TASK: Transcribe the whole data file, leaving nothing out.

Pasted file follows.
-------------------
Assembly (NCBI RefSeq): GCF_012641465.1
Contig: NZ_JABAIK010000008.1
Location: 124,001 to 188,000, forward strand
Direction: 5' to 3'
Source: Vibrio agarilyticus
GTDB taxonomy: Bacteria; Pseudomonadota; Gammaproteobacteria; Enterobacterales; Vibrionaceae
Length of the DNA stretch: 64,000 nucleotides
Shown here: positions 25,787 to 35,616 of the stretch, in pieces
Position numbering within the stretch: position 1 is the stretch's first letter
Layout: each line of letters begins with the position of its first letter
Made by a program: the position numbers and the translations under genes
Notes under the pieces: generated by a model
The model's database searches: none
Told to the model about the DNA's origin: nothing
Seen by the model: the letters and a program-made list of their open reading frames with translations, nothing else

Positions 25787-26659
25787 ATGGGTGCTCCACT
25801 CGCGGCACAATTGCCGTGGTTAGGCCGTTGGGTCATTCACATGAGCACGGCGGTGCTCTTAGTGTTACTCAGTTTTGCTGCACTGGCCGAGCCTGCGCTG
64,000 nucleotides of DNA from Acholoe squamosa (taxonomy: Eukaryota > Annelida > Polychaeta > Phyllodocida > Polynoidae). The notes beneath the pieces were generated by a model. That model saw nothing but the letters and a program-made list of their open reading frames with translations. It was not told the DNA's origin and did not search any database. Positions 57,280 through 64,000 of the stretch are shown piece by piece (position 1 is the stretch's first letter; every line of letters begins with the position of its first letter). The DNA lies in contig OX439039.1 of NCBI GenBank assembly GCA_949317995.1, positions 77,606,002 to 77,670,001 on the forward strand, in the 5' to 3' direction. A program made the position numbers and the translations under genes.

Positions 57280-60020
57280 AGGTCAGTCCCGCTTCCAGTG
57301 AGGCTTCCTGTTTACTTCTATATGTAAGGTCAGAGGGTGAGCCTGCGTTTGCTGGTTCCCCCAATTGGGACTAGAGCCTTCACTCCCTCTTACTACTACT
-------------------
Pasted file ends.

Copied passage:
Assembly (NCBI RefSeq): GCF_012641465.1
Contig: NZ_JABAIK010000008.1
Location: 124,001 to 188,000, forward strand
Direction: 5' to 3'
Source: Vibrio agarilyticus
GTDB taxonomy: Bacteria; Pseudomonadota; Gammaproteobacteria; Enterobacterales; Vibrionaceae
Length of the DNA stretch: 64,000 nucleotides
Shown here: positions 25,787 to 35,616 of the stretch, in pieces
Position numbering within the stretch: position 1 is the stretch's first letter
Layout: each line of letters begins with the position of its first letter
Made by a program: the position numbers and the translations under genes
Notes under the pieces: generated by a model
The model's database searches: none
Told to the model about the DNA's origin: nothing
Seen by the model: the letters and a program-made list of their open reading frames with translations, nothing else

Positions 25787-26659
25787 ATGGGTGCTCCACT
25801 CGCGGCACAATTGCCGTGGTTAGGCCGTTGGGTCATTCACATGAGCACGGCGGTGCTCTTAGTGTTACTCAGTTTTGCTGCACTGGCCGAGCCTGCGCTG
64,000 nucleotides of DNA from Acholoe squamosa (taxonomy: Eukaryota > Annelida > Polychaeta > Phyllodocida > Polynoidae). The notes beneath the pieces were generated by a model. That model saw nothing but the letters and a program-made list of their open reading frames with translations. It was not told the DNA's origin and did not search any database. Positions 57,280 through 64,000 of the stretch are shown piece by piece (position 1 is the stretch's first letter; every line of letters begins with the position of its first letter). The DNA lies in contig OX439039.1 of NCBI GenBank assembly GCA_949317995.1, positions 77,606,002 to 77,670,001 on the forward strand, in the 5' to 3' direction. A program made the position numbers and the translations under genes.

Positions 57280-60020
57280 AGGTCAGTCCCGCTTCCAGTG
57301 AGGCTTCCTGTTTACTTCTATATGTAAGGTCAGAGGGTGAGCCTGCGTTTGCTGGTTCCCCCAATTGGGACTAGAGCCTTCACTCCCTCTTACTACTACT